4 1. Introduction Most people in England and Wales receive their water services from one of 22 licensed regional monopoly suppliers and their sewerage services from one of 10 licensed regional monopoly suppliers. Only very large business customers are able to choose their supplier. Since the water and sewerage sectors were privatised in 1989, it has been our role to regulate the monopoly companies. We have a duty to protect consumers interests while ensuring efficient companies can carry out and finance their functions. One of the ways we deliver our duties is to review and set price limits on the basis of an investment and service package that customers receive from their water company. We currently carry out a review of price limits every five years. We completed the last review in November 2009, which covers the period between 2010 and Since privatisation, our approach to setting price limits has worked well. It has delivered substantial benefits to both consumers and the environment. For example: there is higher environmental compliance, with 98.6% of bathing waters meeting the required standards; consumers have access to excellent drinking water, with 99.95% compliance with tough EU standards; and by driving out inefficiencies, a litre of tap water delivered and taken away costs less than half a penny. To achieve this, the companies have invested about 90 billion (in today s prices) over the past 21 years requiring frequent access to a range of financial markets. But, as we discussed in more detail in Delivering sustainable water Ofwat s strategy, which we published in March 2010, the companies now face a set of very different challenges, including: a changing and unpredictable climate; population growth, particularly in the south-east of England where water is already scarce; economic uncertainty and the consequent affordability issues this raises; rising environmental standards, including implementing the EU Water Framework Directive; and rising consumer expectations from an increasingly sophisticated customer base. 3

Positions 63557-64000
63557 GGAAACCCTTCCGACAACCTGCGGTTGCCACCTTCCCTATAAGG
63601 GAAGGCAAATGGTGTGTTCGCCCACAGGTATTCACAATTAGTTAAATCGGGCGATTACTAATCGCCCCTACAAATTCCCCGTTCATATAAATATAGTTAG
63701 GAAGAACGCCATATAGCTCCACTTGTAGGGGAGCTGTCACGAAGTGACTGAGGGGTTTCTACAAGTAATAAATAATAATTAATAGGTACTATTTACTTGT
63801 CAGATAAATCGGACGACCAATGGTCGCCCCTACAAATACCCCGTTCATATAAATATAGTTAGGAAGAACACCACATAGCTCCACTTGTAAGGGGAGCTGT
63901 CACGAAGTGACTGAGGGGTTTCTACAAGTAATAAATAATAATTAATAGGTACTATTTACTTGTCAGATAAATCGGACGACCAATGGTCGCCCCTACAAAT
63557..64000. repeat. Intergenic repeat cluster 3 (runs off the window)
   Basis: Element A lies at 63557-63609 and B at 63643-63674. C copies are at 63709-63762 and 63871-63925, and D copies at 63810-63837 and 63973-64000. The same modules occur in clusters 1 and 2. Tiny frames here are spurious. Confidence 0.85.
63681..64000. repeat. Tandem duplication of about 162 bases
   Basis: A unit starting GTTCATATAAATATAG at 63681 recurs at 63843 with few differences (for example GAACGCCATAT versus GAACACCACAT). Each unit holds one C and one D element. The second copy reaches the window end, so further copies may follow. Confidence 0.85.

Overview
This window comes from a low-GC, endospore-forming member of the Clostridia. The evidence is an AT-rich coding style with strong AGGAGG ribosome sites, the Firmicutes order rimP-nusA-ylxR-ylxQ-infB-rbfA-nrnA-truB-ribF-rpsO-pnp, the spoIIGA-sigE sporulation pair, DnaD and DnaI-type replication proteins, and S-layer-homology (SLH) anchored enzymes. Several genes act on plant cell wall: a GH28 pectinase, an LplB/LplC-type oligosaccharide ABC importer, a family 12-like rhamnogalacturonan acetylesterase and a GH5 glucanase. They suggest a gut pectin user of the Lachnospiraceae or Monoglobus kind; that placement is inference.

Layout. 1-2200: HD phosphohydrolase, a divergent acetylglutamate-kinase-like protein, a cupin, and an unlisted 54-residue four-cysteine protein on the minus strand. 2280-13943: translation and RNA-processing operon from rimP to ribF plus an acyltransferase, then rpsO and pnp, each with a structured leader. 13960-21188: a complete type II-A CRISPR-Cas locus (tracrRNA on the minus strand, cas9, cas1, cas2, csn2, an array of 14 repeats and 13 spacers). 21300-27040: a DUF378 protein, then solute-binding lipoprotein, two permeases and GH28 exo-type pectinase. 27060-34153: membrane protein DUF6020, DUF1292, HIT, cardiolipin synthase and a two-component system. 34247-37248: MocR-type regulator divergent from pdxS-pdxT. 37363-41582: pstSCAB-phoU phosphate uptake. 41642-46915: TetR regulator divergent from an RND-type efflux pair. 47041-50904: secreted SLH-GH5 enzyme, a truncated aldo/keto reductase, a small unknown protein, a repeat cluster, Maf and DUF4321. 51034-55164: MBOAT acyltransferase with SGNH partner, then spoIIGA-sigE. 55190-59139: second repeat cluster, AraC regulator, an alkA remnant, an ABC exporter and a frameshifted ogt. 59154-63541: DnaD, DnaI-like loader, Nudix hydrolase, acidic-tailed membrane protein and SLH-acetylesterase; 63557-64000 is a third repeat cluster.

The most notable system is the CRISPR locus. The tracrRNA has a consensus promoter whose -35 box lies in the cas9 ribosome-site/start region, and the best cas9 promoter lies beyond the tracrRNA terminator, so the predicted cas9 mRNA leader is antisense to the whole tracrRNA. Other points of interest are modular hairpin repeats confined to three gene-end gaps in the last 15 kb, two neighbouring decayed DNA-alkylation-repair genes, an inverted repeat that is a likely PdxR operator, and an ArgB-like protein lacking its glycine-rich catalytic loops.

5 These challenges are different in nature, scale and complexity from those of the past. They will make delivering sustainable water and sewerage services increasingly challenging. As a result, they may require a different set of responses and fresh approaches from the wider water and sewerage sectors. We want to build upon the successes of the strong and stable regulatory environment that we have developed over the past 21 years. So, among other things, we will continue to: protect consumers interests, keeping them at the heart of what we do; develop long-term approaches to environmental planning to ensure sustainable water and sewerage services now and for the future; and provide the regulatory stability necessary for efficient water companies to attract investment from competitive financial markets. To deliver this, we are exploring through our future regulation programme the part we can play in helping the companies overcome the challenges they face. This includes the way we set price limits, which we are considering as part of our future price limits project. We want to set price limits that will help us to achieve our vision of sustainable water, allowing us to meet our needs for water and sewerage services while enabling future generations to meet their own needs. More specifically, we want the way we set price limits to: ensure that the best use is made of resources (including water that is discharged into the environment, as well as taken from it); ensure that investment takes place at the right price, in the right place at the right time; allow the use of regulated markets to enable better choices; encourage the companies to understand what their customers want and need over the long term, and respond to them; encourage the companies to innovate; reveal information that will help us to regulate better and help the companies to manage their businesses in the most efficient way; and comply with the five principles of better regulation accountability, consistency, proportionality, transparency and targeting. We regulate the water and sewerage sectors to protect customers who have no choice about service provider. But the industry is evolving and so are the services it provides. There is a stronger focus on complimentary and competitive services. 4